Patricia K. Smith, a car dealership accountant, told people that the European and Caribbean vacations, the Super Bowl tickets, the jewelry -- heck, even the front row seats at the Mass with the pope -- were the fruits of a smart stock buy and some hustle as an online travel agent.
And, apparently, they bought it, allowing her to buy luxuries that a head of state would envy.
For six years, Ms. Smith, 57, of Cranberry used her position as controller at Baierl Acura in Pine to siphon off $10.2 million that she and her family and friends used to live the high life. That's the financial equivalent of the disappearance of 342 Acura TSX Sport Wagons.
Some 800 times, Ms. Smith shifted money from the dealership's operating funds to its personnel account, then to an out-of-state financial clearinghouse and finally to her personal accounts.
"She was able to keep this under wraps until early last year by inflating vehicle inventory and manipulating internal records and bank statements," said Lee Baierl, CEO of Baierl Automotive, in a written statement.
When a company executive told her in a July email that he'd found out about the embezzlement and indicated that he would turn her in, Ms. Smith gave herself up to the FBI. She pleaded guilty to wire fraud Tuesday and likely faces five or six years in prison,; forfeiture of four homes, 10 vehicles and jewelry; and repayment of the loss from her future earnings.
But what a run she had.
According to an account provided by Assistant U.S. Attorney Steve Kaufman before U.S. District Judge Gustave Diamond, Ms. Smith ran up charges of $5.5 million on her American Express card, much of it for travel.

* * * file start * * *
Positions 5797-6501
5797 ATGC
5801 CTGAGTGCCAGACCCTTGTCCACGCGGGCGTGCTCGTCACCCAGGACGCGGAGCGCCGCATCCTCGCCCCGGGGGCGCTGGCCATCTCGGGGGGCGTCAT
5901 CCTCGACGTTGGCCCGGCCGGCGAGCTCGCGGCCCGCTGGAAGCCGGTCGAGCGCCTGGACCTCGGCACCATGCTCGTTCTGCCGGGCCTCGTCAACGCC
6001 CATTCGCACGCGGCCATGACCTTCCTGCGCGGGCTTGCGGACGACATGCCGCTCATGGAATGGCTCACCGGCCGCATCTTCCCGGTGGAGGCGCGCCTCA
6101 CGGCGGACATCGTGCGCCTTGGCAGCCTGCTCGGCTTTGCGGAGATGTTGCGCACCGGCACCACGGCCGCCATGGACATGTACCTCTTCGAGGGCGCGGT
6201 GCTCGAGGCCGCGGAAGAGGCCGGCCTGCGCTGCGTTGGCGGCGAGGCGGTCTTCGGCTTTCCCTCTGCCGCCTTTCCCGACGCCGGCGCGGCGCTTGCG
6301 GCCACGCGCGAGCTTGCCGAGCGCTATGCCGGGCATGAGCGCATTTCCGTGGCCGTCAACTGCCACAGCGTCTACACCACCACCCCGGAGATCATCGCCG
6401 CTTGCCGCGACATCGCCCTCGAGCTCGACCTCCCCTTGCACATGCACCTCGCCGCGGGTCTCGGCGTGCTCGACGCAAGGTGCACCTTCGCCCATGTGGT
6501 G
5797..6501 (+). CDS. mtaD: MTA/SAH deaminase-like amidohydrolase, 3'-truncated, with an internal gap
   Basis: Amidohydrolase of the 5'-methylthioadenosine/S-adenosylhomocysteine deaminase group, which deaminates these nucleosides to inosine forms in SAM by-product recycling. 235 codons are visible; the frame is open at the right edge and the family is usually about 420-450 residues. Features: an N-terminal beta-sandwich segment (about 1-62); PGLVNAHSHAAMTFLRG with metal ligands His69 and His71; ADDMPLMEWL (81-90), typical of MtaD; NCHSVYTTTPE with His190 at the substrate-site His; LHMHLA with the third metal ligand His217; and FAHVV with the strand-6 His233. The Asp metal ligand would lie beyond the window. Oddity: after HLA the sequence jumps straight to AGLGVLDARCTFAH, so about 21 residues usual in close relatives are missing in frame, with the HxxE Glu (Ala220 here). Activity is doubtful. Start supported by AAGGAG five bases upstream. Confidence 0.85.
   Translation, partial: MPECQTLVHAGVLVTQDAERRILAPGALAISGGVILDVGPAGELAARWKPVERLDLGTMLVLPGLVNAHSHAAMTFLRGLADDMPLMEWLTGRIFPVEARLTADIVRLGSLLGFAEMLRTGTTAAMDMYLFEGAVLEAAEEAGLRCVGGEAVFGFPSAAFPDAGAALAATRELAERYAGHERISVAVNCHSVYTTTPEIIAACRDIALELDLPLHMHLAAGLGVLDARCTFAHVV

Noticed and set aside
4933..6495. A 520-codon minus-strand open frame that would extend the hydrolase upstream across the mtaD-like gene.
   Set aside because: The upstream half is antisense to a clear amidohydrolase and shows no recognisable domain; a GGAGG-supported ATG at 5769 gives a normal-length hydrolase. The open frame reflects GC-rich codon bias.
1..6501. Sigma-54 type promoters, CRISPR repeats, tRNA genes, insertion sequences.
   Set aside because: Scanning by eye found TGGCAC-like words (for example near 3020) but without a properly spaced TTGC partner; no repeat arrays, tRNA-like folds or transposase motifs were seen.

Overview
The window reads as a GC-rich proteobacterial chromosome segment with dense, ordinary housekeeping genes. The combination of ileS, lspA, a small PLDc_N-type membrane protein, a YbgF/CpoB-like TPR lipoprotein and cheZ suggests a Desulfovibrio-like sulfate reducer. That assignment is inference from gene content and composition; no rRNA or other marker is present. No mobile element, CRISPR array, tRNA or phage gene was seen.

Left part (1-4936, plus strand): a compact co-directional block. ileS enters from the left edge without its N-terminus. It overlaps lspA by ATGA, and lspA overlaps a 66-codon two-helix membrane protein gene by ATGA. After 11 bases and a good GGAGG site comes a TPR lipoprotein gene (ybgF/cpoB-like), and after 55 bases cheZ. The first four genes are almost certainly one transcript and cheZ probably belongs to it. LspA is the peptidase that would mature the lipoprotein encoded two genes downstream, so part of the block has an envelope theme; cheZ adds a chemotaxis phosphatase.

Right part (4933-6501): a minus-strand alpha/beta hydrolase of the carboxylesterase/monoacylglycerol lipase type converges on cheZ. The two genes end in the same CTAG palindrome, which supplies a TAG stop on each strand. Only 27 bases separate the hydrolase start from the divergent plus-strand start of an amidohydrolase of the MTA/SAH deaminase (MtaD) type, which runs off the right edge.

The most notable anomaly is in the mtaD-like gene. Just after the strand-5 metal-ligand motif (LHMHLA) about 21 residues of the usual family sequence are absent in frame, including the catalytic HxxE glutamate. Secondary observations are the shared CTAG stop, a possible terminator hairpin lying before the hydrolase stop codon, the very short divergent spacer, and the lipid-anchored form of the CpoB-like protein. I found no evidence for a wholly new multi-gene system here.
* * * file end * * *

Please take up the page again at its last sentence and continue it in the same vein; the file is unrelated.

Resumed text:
She paid for seven trips to Europe and four to Caribbean islands, blowing $1.8 million on private jet charters and $715,000 on commercial airfare.
Once abroad, she did not skimp. In 2007, she ran up charges of $43,000 at a hotel in Paris. In 2008, in Europe, she paid for $22,000 in limo rentals.
She also bought "experiences," Mr. Kaufman said, some of which she enjoyed herself. Others she gave away.
Among them: a $32,500 luncheon with Food Network star Ina Garten at her barn in East Hampton, N.Y.; a $5,000 Vatican trip including VIP seating at a Mass with the pope; a $2,500 "Phantom of the Opera" package including an escort on stage during the Hannibal sequence; and dinner with Kevin Spacey after his performance of "Richard III."
And take note, Steelers fans: Ms. Smith spent $44,500 in stolen funds on six club-level tickets, with full hospitality, at the Super Bowl in Arlington, Texas, last February.
She bought two houses in Cranberry, one in Avalon and one in Georgia for herself or family members, according to a court filing that listed property she will have to forfeit.
She also bought 10 cars -- only three of them Acuras. The others were Hondas, Dodges, a Cadillac and a Ford Shelby Mustang GT500 convertible.
She bought a mink coat in Alaska, a football autographed by former Steeler Jerome Bettis, gold coins and so much jewelry that it takes six pages to list it in court filings. She paid $5,600 for a first American edition of "Harry Potter and the Order of the Phoenix," signed by author JK Rowling, Mr. Kaufman said.
Asked whether she did what Mr. Kaufman described, Ms. Smith took a moment to confer with her attorney, Tina Miller.
"Ms. Smith's family was unaware of what she was doing," Ms. Miller then told Judge Diamond. Ms. Smith told the family that she bought stock in an airline company that did very well, and was an online travel agent, Ms. Miller said.
Ms. Smith wept at length after her plea hearing and then left the courtroom through a side door without comment. She is free on unsecured bond until her sentencing May 9.
Mr. Baierl said the company anticipates that the FBI and U.S. attorney's office will recover some of the stolen funds.
The dealership remains financially sound, he said, and has "instituted new oversight checks and balances in our accounting processes at each of our locations to prevent this from occurring again."
Rich Lord: firstname.lastname@example.org or 412-263-1542